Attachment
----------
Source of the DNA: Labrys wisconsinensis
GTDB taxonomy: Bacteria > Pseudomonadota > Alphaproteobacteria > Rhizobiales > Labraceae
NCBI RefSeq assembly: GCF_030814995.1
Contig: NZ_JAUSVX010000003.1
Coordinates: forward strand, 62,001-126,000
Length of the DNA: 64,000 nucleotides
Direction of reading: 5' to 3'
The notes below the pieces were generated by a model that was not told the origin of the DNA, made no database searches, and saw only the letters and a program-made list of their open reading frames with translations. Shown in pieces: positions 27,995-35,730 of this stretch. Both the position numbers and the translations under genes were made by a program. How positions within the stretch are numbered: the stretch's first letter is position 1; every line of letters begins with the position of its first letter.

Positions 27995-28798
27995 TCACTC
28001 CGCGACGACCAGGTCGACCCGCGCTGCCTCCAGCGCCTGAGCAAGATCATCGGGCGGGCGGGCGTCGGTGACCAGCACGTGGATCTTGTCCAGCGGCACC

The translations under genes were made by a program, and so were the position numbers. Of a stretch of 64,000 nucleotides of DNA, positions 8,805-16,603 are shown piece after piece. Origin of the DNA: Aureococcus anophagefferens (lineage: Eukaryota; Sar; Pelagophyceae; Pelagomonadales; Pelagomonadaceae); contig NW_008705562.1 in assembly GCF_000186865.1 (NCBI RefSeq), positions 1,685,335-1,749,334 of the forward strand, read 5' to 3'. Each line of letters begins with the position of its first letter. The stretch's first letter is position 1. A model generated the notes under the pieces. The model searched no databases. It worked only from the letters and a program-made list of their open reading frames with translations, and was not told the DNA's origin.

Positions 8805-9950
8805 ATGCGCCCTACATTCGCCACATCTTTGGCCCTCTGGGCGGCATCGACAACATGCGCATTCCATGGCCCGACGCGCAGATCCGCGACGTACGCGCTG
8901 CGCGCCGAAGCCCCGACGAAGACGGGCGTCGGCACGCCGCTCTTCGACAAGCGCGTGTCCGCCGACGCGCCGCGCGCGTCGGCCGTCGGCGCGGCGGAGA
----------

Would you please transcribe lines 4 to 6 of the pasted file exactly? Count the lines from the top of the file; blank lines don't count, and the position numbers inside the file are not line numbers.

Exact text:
Contig: NZ_JAUSVX010000003.1
Coordinates: forward strand, 62,001-126,000
Length of the DNA: 64,000 nucleotides